The reasons for investment success are not obvious. Most people mistakenly believe that your stock choices determine your success. In reality, you shouldn’t even be picking individual stocks. Others believe that timing the market works, which is false.
In reality, one of the most important parts of investing — perhaps THE most important part, besides starting early — is your asset allocation. This is basically the way you’ve laid out the pie chart of your portfolio: How much do you have in equities (stocks)? How much in bonds? And how does it change over time?
However, several investors are a bit confused about the whole thing. Many questions abound: what is asset allocation? How does one fix the allocation? And so on.
These questions have brought back the ancient 100 minus age formula back in circulation. As per the equation, an investor can subtract his age from 100 to find out his ideal equity allocation. For example, a 30-year-old investor should invest 70 per cent in equity and 30 per cent in debt. Though many advisors use it even today to convey the concept of asset allocation to investors, the approach is not considered ideal for every investor.
Asset Allocation vs Rebalancing Portfolio: What is rebalancing?
Rebalancing is bringing your portfolio back to your original asset allocation mix. This is necessary because over time some of your investments may become out of alignment with your investment goals. You’ll find that some of your investments will grow faster than others. By rebalancing, you’ll ensure that your portfolio does not overemphasize one or more asset categories, and you’ll return your portfolio to a comfortable level of risk.
For example, let’s say you determined that stock investments should represent 60% of your portfolio. But after a recent stock market increase, stock investments represent 80% of your portfolio. You’ll need to either sell some of your stock investments or purchase investments from an under-weighted asset category in order to reestablish your original asset allocation mix.
Over time, your asset allocation will change, and so will your needs. At 45, you’ll want to become more conservative and protect what you’ve acquired. You can’t afford the same risk as a 25-year old. At 65, you are simply waiting for your inevitable death, so you become correspondingly more conservative.
Asset Allocation vs Rebalancing Portfolio: Changing Your Asset Allocation
The most common reason for changing your asset allocation is a change in your time horizon. In other words, as you get closer to your investment goal, you’ll likely need to change your asset allocation. For example, most people investing for retirement hold less stock and more bonds and cash equivalents as they get closer to retirement age. You may also need to change your asset allocation if there is a change in your risk tolerance, financial situation, or the financial goal itself.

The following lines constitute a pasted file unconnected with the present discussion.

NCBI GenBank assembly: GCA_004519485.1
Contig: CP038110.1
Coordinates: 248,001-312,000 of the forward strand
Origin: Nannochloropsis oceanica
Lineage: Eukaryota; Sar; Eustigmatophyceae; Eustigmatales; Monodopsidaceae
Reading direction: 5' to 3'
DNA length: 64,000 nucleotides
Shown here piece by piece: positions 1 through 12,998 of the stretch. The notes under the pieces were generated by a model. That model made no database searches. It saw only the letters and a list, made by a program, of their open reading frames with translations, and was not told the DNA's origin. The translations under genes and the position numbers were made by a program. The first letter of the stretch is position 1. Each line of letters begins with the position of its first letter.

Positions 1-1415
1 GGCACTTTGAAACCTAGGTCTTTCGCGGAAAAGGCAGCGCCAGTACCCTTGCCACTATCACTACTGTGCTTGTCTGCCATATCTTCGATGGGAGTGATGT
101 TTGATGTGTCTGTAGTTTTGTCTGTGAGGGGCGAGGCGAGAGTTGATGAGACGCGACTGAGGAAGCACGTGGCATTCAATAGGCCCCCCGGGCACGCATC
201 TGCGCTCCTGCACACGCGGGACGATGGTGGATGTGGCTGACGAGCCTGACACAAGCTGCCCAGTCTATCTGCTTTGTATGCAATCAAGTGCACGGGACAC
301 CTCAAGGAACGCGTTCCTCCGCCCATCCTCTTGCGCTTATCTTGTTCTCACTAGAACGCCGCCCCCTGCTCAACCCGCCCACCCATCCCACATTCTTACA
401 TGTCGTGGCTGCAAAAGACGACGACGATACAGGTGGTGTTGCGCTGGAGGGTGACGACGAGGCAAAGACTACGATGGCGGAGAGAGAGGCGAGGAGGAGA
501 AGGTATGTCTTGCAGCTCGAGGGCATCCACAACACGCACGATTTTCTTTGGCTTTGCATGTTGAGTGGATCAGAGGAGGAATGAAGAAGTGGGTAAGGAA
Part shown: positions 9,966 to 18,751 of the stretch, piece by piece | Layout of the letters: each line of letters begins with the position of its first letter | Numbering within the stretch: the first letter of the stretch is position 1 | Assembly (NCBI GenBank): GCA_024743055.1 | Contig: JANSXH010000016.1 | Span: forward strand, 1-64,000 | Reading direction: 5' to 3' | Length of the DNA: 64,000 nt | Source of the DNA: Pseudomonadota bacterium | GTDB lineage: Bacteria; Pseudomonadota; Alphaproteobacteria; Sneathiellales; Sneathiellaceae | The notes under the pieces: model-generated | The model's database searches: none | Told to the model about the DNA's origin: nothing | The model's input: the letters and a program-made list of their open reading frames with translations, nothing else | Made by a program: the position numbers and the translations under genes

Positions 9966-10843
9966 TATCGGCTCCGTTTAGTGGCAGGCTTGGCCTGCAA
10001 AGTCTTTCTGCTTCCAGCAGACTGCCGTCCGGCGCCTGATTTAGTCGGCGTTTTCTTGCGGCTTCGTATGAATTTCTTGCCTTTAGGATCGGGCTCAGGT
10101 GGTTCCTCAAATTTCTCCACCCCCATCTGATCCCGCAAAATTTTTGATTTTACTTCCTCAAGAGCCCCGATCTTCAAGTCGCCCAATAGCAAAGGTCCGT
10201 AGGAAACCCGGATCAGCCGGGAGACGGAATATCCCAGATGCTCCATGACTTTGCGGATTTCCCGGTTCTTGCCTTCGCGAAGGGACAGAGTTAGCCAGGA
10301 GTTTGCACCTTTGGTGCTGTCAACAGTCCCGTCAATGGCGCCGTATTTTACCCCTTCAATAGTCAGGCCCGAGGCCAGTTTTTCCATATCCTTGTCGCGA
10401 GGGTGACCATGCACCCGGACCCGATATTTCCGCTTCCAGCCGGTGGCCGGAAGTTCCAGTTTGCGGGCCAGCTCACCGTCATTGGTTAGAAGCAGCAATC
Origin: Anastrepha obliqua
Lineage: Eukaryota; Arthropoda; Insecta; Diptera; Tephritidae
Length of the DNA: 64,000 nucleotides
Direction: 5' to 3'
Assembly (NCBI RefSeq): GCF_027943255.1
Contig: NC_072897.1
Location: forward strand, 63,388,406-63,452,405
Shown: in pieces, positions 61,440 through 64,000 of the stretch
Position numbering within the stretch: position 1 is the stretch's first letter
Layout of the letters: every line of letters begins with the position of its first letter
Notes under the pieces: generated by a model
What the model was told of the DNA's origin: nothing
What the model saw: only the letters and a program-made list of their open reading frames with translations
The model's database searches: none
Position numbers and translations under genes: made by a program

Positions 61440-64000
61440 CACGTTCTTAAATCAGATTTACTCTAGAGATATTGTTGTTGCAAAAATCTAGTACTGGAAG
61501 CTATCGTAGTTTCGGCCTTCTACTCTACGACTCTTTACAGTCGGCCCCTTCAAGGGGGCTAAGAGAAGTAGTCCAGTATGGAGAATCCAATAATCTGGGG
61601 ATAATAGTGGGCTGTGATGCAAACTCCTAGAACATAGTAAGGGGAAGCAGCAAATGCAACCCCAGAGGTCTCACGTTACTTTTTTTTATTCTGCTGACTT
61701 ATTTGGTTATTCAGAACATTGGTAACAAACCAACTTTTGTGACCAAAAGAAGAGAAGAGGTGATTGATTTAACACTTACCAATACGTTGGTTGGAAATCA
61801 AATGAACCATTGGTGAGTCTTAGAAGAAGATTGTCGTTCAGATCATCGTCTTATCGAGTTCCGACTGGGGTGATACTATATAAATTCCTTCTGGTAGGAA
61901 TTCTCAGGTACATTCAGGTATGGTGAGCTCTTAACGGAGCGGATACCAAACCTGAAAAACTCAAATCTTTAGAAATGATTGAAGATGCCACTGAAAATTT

But savvy investors typically do not change their asset allocation based on the relative performance of asset categories – for example, increasing the proportion of stocks in one’s portfolio when the stock market is hot. Instead, that’s when they “rebalance” their portfolios.
Asset Allocation vs Rebalancing Portfolio: Why Asset Allocation Is So Important?
By including asset categories with investment returns that move up and down under different market conditions within a portfolio, an investor can protect against significant losses. Historically, the returns of the three major asset categories have not moved up and down at the same time. Market conditions that cause one asset category to do well often cause another asset category to have average or poor returns. By investing in more than one asset category, you’ll reduce the risk that you’ll lose money and your portfolio’s overall investment returns will have a smoother ride. If one asset category’s investment return falls, you’ll be in a position to counteract your losses in that asset category with better investment returns in another asset category.
Asset Allocation vs Rebalancing Portfolio: When to Consider Rebalancing Portfolio?
You can rebalance your portfolio based either on the calendar or on your investments. Many financial experts recommend that investors rebalance their portfolios on a regular time interval, such as every six or twelve months. The advantage of this method is that the calendar is a reminder of when you should consider rebalancing portfolio.
Others recommend rebalancing portfolio only when the relative weight of an asset class increases or decreases more than a certain percentage that you’ve identified in advance. The advantage of this method is that your investments tell you when to rebalance. In either case, rebalancing tends to work best when done on a relatively infrequent basis.